CSA Hack
min read

Don’t Waste It, Stock It: How to Use Up Your CSA Produce in a Delicious Way

Put those excess veggies & scraps to good use by turning them into a flavorful stock to use in soups, sauces, and more!
February 21, 2024

If you’re looking for a way to reduce food waste and save money, making your own vegetable stock from scraps is a great idea. Vegetable stock is a versatile ingredient that can add flavor and nutrition to soups, stews, sauces, grains, and more. Plus, it’s easy to make and freeze for later use. Here’s how to do it.

What You Need

To make vegetable stock, you’ll need a large pot, a strainer, and some freezer-safe containers or bags. You’ll also need 4-6 cups of vegetable scraps, which you can collect from your regular cooking or buy fresh if needed. The key to a good brother is to have a variety of different types of veggie scraps to produce a stock with a deeper flavor. Some of the best scraps for stock are:

  • Celery leaves and ends, or even whole stalks
  • Carrot tops, ends, and peels
  • Onion ends and skins, or entire onions cut in half
  • Garlic tops, ends, and peels
  • Parsley stems
  • Mushroom stems
  • Tomato ends
  • Corn cobs
  • Pea pods
  • Fennel, leaves or root
  • Leeks, green and white parts
  • Winter or summer squash peels

You can also jazz up your broth with some herbs & aromatics, such as;

  • Garlic
  • Ginger
  • Thyme
  • Basil
  • Turmeric
  • Whole black peppercorns
  • Bay leaf

An infographic showing the types of vegetables you need to make the perfect stock

Be careful if you’re using strongly flavored herbs, such as rosemary, or hot peppers. It doesn’t take much to overwhelm the flavor of your broth with these kinds of ingredients, which will carry over to anything you make with the broth.

You’ll want to avoid using vegetables that are bitter or strongly flavored, such as;

  • Cruciferous vegetables like cabbage, broccoli, cauliflower, Brussels sprouts, kale, collards, or chard can give your broth a bitter flavor.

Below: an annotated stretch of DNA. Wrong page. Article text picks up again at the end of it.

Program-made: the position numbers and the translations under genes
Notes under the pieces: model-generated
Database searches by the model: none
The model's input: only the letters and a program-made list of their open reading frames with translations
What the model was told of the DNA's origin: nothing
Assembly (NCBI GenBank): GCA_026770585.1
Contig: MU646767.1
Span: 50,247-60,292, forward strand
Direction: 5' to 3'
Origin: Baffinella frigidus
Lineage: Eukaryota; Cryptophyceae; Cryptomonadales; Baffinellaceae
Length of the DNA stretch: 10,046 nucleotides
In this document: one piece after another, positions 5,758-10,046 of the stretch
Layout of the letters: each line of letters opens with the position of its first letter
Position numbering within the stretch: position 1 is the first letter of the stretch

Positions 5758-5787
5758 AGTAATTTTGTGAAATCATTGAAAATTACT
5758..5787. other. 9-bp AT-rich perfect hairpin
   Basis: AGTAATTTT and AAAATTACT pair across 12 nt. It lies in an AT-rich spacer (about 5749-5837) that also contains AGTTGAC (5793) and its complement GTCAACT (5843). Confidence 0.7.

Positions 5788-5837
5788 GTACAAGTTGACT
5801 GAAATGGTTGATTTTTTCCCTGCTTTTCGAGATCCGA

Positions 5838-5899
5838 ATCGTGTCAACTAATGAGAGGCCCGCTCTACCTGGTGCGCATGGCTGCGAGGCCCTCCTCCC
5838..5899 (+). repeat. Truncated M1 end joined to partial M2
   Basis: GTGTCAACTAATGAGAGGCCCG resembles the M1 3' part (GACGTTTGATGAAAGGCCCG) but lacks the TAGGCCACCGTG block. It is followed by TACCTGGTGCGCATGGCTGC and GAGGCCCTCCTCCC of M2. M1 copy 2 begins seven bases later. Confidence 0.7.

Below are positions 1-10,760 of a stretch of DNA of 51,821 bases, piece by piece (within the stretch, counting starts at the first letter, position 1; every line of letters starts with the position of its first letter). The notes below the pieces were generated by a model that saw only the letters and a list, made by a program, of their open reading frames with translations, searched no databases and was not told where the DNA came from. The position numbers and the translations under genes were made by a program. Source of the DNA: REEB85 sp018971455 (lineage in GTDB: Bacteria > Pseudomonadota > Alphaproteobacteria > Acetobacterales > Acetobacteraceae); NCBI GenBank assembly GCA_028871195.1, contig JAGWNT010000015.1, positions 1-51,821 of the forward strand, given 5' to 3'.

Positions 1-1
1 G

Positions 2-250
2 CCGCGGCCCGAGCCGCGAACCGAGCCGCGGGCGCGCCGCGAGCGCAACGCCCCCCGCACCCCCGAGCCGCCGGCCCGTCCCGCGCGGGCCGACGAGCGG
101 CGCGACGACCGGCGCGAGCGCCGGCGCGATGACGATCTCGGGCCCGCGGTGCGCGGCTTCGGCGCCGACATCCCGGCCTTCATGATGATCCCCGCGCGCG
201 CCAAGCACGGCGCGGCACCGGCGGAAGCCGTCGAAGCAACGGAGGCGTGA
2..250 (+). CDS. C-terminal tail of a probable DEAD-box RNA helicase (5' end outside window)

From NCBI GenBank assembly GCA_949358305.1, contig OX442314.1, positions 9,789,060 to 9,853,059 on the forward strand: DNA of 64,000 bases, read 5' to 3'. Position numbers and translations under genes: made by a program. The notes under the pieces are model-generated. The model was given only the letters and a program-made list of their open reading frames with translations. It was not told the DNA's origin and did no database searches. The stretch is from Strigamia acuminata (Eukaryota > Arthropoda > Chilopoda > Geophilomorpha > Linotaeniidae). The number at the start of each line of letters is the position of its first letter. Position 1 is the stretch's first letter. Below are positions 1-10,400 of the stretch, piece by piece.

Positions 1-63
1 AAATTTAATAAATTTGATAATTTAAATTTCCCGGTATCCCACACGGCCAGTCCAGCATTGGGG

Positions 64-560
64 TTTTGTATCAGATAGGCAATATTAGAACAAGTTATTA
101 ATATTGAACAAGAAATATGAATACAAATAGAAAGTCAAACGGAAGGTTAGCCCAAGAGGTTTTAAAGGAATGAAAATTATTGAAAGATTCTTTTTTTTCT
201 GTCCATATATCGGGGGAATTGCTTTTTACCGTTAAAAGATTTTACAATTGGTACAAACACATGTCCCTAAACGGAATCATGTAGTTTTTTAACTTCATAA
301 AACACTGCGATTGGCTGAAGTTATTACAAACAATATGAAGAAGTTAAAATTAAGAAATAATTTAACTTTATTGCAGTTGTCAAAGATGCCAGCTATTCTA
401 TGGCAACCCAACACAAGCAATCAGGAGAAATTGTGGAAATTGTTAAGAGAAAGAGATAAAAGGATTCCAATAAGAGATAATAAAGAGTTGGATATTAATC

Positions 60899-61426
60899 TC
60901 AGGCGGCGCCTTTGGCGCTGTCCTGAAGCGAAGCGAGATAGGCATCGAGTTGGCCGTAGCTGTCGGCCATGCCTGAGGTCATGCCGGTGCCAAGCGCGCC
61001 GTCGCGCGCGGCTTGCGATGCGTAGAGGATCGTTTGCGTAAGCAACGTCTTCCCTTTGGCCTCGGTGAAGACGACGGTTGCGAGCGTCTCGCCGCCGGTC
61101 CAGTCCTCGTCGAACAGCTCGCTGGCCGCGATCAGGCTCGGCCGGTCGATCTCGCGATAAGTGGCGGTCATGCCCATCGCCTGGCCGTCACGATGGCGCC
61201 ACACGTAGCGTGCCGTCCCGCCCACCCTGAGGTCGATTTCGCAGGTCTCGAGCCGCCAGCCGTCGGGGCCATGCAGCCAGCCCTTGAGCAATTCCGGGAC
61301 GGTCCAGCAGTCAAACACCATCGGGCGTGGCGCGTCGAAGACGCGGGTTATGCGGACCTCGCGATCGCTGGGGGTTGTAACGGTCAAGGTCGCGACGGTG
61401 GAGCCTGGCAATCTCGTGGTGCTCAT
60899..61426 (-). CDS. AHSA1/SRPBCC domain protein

• Starchy vegetables such as potatoes will result in a cloudy broth.
  • Beets will turn your broth red and give it an unpleasant earthy flavor.
  • Rotten or mold vegetables obviously need to be avoided here. This is a great way to use up excess veggies, but not if they’re well past their prime.

How to Make It

To make vegetable stock from scraps, follow these simple steps:

  1. Gather up 4-6 cups of veggie scraps. You can use fresh or frozen. If you’re using frozen scraps, you don’t need to defrost them first.
  2. Place the scraps in a large pot and fill it with cold water until they are just covered (about 8-10 cups). You can also add some aromatics for extra flavor, such as a bay leaf, some black peppercorns, and a splash of vinegar (this helps to extract more nutrients from the scraps).
  3. Bring the water to a boil over high heat, then lower the heat and simmer the stock for at least 30 minutes or up to 2 hours. The longer you simmer it, the more flavorful it will be. If you’re using frozen scraps, you’ll definitely want to simmer it for longer than if using fresh scraps.
  4. Strain the stock through a fine-mesh strainer or a cheesecloth-lined colander. Discard the solids or compost them.
  5. Let the stock cool slightly before transferring it to freezer-safe containers or bags. Leave some space at the top of each container or bag to allow for expansion when freezing.

How to Freeze It

To freeze vegetable stock for later use, follow these tips:

  • Label each container or bag with the name of the stock (vegetable), the date of freezing (month/year), and the amount of stock (cups or liters).
  • Refrigerate the stock until it is completely cool before placing it in the freezer. This will prevent ice crystals from forming and affecting the quality of the stock.
  • Freeze the stock in different portions depending on how you plan to use it. For example, you can freeze it in quart-sized containers for soups and stews; in pint-sized containers for sauces and grains; in half-pint-sized containers for sautés and stir-fries; or in ice cube trays for small amounts of flavoring.
  • To thaw frozen stock, place it in the refrigerator overnight or run cold water over the container or bag until you can remove the frozen block of stock. Then heat it in a saucepan over medium heat until it is liquid again.
  • Use thawed stock within 3 to 4 days for best quality and safety.

Making and freezing vegetable stock from scraps is a smart way to use up your leftover vegetables and create a delicious base for your dishes. Try it yourself and see how easy and rewarding it is!

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